challenging the charters

Illinois requests $1.5 million in interest-free loans for charter school fund

The Illinois State Capitol in Springfield, Ill.

At its first meeting since the inauguration of Gov. J.B. Pritzker, the Illinois State Board of Education on Monday agreed to ask the state for $1.5 million in interest-free loans for charter school facilities and classroom technology.

The board included the funding in its $19.3 billion preliminary recommendation for public education in the fiscal year starting July, $7.2 billion more than this year’s budget. The final recommendation will be made in February and heads to the governor and General Assembly for approval.

In his first speech after taking the oath as Illinois governor, Pritzker made few concrete promises on education, focusing instead on the task of balancing the Illinois budget, overhauling the state tax code, and finding new revenue. As a candidate, he had pledged to place a moratorium on charter school expansion.

In coming months, Pritzker will have the chance to replace several members of the State Board of Education whose terms are expiring. That could impact the board’s approval of charter-related budget items, as well as herald a new direction on controversial charter-related legislation like the state charter commission, which can approve charters rejected at the district level.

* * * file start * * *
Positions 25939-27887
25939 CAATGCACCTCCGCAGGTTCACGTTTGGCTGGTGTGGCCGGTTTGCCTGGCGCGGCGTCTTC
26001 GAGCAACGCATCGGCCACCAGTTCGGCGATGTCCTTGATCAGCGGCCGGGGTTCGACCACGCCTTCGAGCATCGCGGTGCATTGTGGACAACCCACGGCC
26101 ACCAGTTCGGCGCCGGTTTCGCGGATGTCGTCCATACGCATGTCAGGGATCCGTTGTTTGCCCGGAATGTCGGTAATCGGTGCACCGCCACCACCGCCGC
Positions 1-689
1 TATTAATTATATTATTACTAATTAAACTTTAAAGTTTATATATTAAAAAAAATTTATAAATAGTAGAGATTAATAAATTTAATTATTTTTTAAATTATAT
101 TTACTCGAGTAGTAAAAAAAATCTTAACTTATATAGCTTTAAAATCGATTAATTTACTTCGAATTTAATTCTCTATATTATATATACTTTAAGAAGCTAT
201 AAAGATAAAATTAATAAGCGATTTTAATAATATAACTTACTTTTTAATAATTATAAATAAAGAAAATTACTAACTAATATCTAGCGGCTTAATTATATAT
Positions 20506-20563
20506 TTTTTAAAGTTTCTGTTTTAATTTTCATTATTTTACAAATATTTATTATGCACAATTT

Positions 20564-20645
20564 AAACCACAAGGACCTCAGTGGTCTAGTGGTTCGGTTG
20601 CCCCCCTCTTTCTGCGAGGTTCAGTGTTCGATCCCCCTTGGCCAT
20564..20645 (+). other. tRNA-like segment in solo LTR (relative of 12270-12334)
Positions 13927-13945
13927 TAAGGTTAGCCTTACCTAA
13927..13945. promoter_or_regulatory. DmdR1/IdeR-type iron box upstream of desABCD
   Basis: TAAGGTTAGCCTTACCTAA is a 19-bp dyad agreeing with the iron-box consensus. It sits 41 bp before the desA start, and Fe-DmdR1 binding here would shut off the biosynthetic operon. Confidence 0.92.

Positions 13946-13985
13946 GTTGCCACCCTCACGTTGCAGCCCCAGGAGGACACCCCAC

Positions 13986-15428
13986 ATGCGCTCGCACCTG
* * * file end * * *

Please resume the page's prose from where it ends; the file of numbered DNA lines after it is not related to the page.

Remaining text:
The state’s Charter School Revolving Loan Fund grew under former governor Bruce Rauner, who sought to promote charter schools.

Unlike some other states, Illinois doesn’t provide funding for charter school facilities, and neither do most districts. That means charters must acquire facilities funding through bonds or other financial deals.

The state created the fund to help build, acquire and improve charter classrooms, and to provide supplies, textbooks and other equipment. Schools could apply for up to $250 per student in funding.

In 2016, the legislature increased the per-pupil loan amount to $750 per student, despite objections from some legislators.

Andrew Broy, president of the Illinois Network of Charter Schools, which drafted the 2016 bill that increased per-pupil funding through the loans, said he was pleased the draft budget includes more money for the fund, but that $1.5 million doesn’t meet the needs of charters when local districts don’t fund facilities facilities.

“Charters have huge facilities needs in the state, and $1.5 million doesn’t even scratch the surface,” Broy said.

Broy noted that because the fund was revolving, any loans that charters received were paid back directly into the fund.

But Carol Burris, executive director of the Network for Public Education, a national group that advocates for public schools, criticized the fund for funneling public money to the independently operated charter schools.